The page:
Cold viruses and certain pollutants, researchers say, both prompt cells to release the kinds of inflammatory agents that make people feel lousy. When the two are combined, the total is greater than the sum of its parts.
The effects "may add together and pile on top of one another," said William Spannhake, associate chairman of the Department of Environmental Health Sciences at the Johns Hopkins Bloomberg School of Public Health in Maryland.
The findings are reported in the July issue of the journal Environmental Health Perspectives.
Dr. James E. Gern of the University of Wisconsin-Madison called the research new and potentially useful.
A relationship between the effects of pollution and some viruses has been noted in the past, but not between pollution and the common cold, said Gern, who was not part of the research team.
"We've all been looking for things that seem to make common colds worse, because some people seem to have a lot of complications, sinus disease and asthma, and other people don't," Gern said. "It's extremely productive to look at this sort of research into second factors that seem to make colds worse."
When human cells confront pollutants or cold viruses they release cytokines, chemicals that cause inflammation, leading to release of fluids, swelling and other symptoms.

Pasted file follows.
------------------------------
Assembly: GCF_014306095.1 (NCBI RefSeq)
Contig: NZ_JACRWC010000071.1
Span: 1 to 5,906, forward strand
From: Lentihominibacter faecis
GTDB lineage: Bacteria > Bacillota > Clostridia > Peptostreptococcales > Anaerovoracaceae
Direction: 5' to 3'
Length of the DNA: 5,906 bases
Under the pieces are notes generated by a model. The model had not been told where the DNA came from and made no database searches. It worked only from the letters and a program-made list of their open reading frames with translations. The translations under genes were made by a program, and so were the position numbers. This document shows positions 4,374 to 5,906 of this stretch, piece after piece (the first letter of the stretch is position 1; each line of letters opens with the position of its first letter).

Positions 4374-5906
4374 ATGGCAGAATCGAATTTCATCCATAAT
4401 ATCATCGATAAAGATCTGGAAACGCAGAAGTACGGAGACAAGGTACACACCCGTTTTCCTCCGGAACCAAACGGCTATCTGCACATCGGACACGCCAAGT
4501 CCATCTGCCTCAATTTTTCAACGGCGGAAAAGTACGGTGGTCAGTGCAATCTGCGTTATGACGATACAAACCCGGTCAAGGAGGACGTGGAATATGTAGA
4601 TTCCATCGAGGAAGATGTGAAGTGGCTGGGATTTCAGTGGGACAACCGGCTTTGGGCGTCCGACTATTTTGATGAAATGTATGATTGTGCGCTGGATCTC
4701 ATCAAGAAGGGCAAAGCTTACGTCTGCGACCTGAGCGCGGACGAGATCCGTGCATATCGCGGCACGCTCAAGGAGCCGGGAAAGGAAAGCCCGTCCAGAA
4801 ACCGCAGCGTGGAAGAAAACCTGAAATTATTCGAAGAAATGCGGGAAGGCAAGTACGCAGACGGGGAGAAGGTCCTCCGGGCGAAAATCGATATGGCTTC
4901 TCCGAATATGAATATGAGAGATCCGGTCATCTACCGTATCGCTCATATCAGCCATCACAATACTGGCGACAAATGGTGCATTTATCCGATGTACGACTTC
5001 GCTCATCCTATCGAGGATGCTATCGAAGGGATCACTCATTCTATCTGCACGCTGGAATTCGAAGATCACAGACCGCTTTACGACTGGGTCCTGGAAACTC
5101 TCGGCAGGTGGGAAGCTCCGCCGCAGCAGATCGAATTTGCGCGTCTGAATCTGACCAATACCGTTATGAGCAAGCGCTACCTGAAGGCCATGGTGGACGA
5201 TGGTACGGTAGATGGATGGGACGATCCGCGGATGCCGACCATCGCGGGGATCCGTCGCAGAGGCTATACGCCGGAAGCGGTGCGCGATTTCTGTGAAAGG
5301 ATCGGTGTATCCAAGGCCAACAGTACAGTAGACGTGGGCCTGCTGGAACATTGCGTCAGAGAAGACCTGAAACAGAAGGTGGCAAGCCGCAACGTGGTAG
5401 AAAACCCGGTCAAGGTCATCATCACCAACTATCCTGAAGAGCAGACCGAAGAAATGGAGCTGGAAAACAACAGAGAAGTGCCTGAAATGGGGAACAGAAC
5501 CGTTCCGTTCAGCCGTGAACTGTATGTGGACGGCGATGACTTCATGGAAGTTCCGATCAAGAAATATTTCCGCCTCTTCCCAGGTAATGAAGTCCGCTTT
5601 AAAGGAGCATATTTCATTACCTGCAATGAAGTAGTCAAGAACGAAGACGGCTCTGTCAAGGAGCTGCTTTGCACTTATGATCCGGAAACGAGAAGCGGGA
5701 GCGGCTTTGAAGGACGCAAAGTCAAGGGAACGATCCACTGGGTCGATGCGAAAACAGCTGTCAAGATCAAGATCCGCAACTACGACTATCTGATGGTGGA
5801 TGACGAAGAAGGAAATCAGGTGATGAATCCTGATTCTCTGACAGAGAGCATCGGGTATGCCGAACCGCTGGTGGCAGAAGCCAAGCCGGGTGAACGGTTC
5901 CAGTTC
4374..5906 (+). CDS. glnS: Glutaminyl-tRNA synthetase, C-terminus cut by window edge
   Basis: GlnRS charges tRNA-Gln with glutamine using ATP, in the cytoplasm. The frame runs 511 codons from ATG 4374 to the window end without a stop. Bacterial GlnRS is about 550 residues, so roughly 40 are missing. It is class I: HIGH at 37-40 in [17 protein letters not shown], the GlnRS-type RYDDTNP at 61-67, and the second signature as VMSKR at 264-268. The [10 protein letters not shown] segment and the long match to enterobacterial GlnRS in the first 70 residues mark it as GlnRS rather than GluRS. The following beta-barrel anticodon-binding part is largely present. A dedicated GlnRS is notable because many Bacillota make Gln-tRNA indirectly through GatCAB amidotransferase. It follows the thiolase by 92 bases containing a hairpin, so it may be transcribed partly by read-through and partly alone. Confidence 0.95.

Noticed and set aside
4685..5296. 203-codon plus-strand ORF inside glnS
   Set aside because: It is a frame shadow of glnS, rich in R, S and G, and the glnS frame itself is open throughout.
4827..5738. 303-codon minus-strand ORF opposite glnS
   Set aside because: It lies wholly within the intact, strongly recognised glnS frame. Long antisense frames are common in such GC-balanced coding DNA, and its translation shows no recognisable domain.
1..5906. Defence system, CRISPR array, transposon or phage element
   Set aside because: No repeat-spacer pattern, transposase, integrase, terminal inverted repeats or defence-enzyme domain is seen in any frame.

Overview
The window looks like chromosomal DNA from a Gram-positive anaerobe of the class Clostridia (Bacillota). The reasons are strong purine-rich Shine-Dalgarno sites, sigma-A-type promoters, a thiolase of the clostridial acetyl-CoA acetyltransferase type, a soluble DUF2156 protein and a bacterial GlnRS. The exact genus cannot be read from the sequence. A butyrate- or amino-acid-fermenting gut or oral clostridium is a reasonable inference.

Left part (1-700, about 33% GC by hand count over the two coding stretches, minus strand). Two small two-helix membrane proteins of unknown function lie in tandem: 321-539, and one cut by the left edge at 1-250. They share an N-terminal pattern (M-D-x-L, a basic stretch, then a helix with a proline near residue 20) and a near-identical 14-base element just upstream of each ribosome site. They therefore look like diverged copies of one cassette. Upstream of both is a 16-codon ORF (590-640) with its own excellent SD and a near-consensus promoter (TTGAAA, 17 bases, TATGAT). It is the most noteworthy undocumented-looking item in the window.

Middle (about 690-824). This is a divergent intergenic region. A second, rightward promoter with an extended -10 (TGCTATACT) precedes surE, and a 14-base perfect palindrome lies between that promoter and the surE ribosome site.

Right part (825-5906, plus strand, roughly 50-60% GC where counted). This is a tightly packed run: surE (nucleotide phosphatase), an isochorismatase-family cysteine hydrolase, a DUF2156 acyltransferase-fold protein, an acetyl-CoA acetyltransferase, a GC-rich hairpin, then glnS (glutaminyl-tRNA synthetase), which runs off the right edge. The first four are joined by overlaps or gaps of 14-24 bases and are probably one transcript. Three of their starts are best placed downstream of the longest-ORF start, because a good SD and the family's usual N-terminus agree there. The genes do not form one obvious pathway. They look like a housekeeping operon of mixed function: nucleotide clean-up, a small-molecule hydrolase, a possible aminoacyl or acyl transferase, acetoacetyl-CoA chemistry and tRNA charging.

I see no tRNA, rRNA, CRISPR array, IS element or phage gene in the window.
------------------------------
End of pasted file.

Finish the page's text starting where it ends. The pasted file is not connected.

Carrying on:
Spannhake was studying asthmatics, who already have a low level of inflammation in their airways.
"We were looking at two environmental stimuli, one chemical and one biological, that have the capacity to enhance that existing inflammation," he explained.
"We found that these two stimuli, which on the surface appear to be quite different, lead to the same type of increase in" inflammation.
This raises obvious concerns for people with asthma, but also for others who may have colds and face days with high pollution, he said.
To determine the effect, the researchers used nasal tissues taken from patients undergoing surgery.
They isolated cells from these normal tissues and infected some of them with cold virus. Infected and uninfected cells were exposed to normal air or air containing various concentrations of nitrogen dioxide or ozone.
When the cells were faced with both the virus and one low dose of nitrogen dioxide — one part nitrogen dioxide per 3,000 parts air, they released 41 percent more cytokines than one would expect from simply adding the effects of virus and nitrogen dioxide administered separately, the researchers found.
When the nitrogen dioxide was more concentrated — one part per 1,000 parts air — the cytokine release that was 191 percent more than the additive effect of the two agents administered alone.
At one part in 300, the boost in cytokines was about 250 percent.
When virus and ozone were combined the increases in cytokine release were not as great, but still ranged between 41 percent and 67 percent above that expected from the responses to virus and ozone administered separately.
The reason for such high levels of cytokine release is not yet clear, Spannhake said.